It seems that a certain strain of ear infection has become quite the advisory. Serena Gordon of HealthDay News explains:
An emerging "superbug" that causes ear infections in children and is resistant to multiple antibiotics can only be treated with an adult medication, researchers report.Could the problem be the overuse of antibiotics? More from Dr. Fuhrman:
Two Rochester, N.Y., pediatricians report finding a multiple antibiotic-resistant strain of Streptococcus pneumoniae that caused ear infections in nine children in their practice over three years. The only antibiotic that was effective in treating these infections was levofloxacin, which isn't approved by the U.S. Food and Drug Administration for use in children.
"We found a superbug causing ear infections in Rochester -- the Legacy strain -- that's resistant to all antibiotics approved by the FDA for use in children," said the study's lead author, Dr. Michael Pichichero, a professor of microbiology, immunology and pediatrics at the University of Rochester Medical Center, and a private practice pediatrician with the Legacy Pediatric Group.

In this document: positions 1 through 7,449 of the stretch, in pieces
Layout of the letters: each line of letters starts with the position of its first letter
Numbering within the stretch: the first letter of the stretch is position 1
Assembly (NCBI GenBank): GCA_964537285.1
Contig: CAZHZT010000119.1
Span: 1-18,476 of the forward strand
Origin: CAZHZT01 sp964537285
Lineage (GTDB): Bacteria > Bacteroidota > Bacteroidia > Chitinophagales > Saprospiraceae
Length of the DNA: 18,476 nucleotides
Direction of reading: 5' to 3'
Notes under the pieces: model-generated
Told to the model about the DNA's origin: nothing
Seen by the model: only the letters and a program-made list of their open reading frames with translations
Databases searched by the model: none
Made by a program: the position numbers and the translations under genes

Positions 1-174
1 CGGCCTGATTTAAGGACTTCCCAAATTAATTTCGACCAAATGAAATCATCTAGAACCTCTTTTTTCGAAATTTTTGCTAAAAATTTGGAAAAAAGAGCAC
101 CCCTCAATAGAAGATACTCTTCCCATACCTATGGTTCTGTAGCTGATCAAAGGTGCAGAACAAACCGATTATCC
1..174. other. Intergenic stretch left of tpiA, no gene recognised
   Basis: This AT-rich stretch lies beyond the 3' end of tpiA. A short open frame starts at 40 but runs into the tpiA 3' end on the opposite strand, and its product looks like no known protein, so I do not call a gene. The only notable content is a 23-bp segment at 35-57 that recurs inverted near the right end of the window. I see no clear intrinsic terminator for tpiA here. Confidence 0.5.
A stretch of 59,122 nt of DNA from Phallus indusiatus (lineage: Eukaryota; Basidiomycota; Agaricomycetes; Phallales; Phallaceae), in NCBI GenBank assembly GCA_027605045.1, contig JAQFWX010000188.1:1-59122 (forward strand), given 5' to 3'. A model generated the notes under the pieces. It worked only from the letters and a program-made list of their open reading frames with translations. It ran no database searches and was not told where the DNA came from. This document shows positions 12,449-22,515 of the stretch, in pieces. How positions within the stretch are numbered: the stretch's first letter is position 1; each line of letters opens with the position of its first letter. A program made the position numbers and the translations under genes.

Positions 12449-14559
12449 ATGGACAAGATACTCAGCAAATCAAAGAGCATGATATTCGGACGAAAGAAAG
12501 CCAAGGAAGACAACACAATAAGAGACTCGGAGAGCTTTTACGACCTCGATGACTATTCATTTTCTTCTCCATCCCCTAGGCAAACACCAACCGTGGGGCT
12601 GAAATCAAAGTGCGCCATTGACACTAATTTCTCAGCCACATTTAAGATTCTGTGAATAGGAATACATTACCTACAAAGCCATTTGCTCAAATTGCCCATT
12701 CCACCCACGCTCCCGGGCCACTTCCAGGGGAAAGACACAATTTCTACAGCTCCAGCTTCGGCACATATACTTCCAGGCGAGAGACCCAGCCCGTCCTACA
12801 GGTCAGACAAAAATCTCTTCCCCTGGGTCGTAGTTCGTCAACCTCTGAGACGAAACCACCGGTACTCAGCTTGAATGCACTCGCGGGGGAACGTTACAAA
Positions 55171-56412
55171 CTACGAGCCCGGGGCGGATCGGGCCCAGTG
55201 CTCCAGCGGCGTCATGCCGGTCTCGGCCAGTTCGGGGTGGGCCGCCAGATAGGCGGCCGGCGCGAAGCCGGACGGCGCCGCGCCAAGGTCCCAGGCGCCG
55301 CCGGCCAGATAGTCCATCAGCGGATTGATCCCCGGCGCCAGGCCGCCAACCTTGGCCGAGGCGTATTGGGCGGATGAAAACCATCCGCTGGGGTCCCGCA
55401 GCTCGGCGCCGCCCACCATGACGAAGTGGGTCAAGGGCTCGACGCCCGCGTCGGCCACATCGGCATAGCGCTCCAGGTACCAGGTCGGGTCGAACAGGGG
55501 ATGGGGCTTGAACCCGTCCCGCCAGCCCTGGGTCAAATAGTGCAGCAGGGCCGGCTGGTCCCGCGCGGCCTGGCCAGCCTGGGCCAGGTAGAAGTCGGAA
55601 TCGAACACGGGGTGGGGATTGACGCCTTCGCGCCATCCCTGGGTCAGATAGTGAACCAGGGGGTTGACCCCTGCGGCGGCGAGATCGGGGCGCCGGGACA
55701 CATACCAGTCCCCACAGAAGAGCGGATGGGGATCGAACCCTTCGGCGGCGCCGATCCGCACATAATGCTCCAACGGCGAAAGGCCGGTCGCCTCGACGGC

The resistant infections accounted for only 1.5 percent of the ear infections in their practice, Pichichero noted.
Most doctors want to please their patients and they want to do it quickly and move to the next patient as soon as they can. Patients often expect them for common respiratory illnesses and many doctors comply with their wishes. Antibiotics as a solution work great; they enable the doctor to maintain their important role in the eyes of the patients, reinforce the value of doctor visits, and allow the patient to think their care was indispensable. The only problem is that most prescriptions are either not needed, or not in the best long-term interest of the patients.
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